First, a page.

Give Kisses Please
Anäis Nin once wrote, “Kisses are like almonds.”
I have no idea what she meant by that—unless she meant kisses should be small and nutty and taste awesome covered in chocolate. But since the woman spent her life writing about kisses, I’ll wager she knew a thing or two. I have not ever written about kisses until now, but I have done a fair amount of kissing in my time.
I am thankful for kisses. Kisses are small things, to be sure, but oh so important. I wouldn’t want to live my life without them. Life in single-girl-world means sometimes spending weeks or months without so much as a single peck.
There are different types of kisses and different types of kissers. A quick Google search of kissing will turn up hundreds of websites devoted to types and tips and how-to’s.
Think back to the best kisser you’ve ever known. Perhaps that person is your spouse, or a lost love of long ago; or maybe the best kisser was that stranger on New Year’s whom you spent a mere two minutes with. It doesn’t matter who your best kiss was with, but I’ll bet you are thankful for that moment.
The kiss is sometimes a thing we look most forward to. My best guy friend recently had a first date with a hot Boulder doctor. The date went great, until the kissing part came.
“Maybe you’re a good kisser and she’ll be a fast learner,” I said, trying to comfort him during our post-date pep talk.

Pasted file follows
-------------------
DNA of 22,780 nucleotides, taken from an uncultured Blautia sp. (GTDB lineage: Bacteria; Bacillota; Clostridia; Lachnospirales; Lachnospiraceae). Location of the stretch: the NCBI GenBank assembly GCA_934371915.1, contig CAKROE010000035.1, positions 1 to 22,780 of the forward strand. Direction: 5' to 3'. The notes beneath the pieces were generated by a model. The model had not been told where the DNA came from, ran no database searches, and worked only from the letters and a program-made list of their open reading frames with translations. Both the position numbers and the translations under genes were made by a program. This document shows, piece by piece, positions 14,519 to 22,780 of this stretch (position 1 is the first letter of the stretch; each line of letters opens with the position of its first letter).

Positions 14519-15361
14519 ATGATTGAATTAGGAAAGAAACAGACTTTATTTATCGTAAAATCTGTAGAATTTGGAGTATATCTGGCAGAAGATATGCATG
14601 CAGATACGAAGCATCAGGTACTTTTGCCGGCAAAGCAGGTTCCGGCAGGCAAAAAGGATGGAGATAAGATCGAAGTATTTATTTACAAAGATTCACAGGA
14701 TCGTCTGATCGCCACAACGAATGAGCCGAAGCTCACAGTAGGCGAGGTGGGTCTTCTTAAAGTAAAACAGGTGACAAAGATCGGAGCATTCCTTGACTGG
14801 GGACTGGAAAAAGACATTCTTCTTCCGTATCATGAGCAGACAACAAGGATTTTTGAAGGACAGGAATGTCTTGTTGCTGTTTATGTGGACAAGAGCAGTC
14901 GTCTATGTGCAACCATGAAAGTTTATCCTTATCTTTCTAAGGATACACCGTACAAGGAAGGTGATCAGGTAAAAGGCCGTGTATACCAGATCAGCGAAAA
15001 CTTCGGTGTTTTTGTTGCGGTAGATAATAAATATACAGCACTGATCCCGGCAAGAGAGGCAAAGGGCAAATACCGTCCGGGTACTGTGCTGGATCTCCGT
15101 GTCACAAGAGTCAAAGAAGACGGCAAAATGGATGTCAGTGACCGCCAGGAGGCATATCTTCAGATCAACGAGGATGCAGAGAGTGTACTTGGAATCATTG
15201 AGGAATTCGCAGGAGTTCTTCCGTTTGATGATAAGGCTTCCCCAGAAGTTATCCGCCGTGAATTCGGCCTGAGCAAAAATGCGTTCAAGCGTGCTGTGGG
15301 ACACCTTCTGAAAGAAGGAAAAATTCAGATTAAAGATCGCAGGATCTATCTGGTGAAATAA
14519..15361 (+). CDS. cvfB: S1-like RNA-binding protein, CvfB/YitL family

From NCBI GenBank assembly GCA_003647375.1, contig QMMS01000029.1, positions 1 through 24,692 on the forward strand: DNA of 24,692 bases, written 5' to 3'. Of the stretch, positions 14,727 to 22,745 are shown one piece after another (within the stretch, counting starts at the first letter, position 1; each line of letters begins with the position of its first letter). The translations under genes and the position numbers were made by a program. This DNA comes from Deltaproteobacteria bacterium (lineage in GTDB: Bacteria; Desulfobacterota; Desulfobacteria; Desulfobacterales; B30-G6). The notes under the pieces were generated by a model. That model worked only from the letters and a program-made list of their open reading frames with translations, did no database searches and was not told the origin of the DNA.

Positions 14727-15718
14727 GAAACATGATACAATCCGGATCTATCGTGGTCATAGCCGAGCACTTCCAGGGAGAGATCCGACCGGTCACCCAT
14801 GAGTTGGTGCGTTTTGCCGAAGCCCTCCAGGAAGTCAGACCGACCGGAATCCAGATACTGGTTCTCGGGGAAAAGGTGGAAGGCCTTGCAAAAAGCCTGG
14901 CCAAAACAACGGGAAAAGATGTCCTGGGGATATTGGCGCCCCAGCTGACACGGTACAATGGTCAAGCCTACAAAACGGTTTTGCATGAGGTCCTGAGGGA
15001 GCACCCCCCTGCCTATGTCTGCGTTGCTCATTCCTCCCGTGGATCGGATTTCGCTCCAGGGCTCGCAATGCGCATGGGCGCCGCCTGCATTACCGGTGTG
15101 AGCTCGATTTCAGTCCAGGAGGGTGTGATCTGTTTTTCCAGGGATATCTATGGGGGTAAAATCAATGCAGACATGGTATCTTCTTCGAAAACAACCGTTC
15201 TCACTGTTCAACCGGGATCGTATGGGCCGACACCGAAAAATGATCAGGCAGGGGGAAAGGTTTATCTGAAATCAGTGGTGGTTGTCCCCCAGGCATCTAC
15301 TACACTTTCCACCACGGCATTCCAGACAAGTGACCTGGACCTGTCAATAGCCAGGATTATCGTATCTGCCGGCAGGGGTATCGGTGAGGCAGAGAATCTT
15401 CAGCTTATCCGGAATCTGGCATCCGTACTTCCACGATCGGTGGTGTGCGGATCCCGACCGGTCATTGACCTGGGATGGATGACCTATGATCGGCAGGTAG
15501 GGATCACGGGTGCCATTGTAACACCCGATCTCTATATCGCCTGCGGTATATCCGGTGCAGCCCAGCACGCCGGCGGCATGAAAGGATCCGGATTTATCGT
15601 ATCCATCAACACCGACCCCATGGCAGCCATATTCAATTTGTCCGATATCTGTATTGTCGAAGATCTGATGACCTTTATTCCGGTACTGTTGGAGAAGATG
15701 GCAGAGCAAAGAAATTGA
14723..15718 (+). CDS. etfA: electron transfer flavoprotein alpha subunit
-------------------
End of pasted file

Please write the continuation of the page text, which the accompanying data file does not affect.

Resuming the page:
“I dunno,” he responded. “It’s real bad. It’s like a horse eating an apple.”
I’ve also known bad kissers. I’ve shared moments with “washing machine” kissers who slobbered all over my face and chin. I dated a boy in high-school who was a “chicken” kisser—he’d lunge forward with quick, piercing pecks, like my lips were bits of corn feed. Then there are the “vacuum” kissers, who Hoover through the mouth with such force I’ve feared for the safety of my teeth. Still, I am just as thankful for those bad kisses because they taught me to appreciate the good ones.
I have learned how I felt about someone just in the way I kiss them, and have in turn learned their feelings for me. A few years ago, I was dating a Perry Farrell look-a-like who unexpectedly kissed me goodbye by planting a soft, sweet kiss. On my forehead. In one motion, he had clarified our relationship—it was going nowhere—and less than a week later he was gone from my life.
The kiss is something we often take for granted, until we miss it.
Take my friend, Ginger [not her real name]. When we were in college at CU there were young men to be found at parties every weekend. Recently she recounted the tale of one such party. It had gotten late and was time to go.
“But I haven’t kissed anyone yet!” she bemoaned.
“Will someone make out with Ginger so we can leave?” her male body guard and buddy pleaded to the party.
Cue the line of men. Six or seven of them.
“So who’d you pick?” I asked.
“Oh, I kissed all of them.” She said, “And the last one was the best kisser. I was annoyed I didn’t start there.” She paused. “I miss college sometimes,” she said.
But it’s not the parties she misses. It’s the opportunity for kisses.
–Leah M. Charney
Charney is sassy yet classy and always up for a good kiss.
Originally published in November 2009 issue of Women’s Magazine.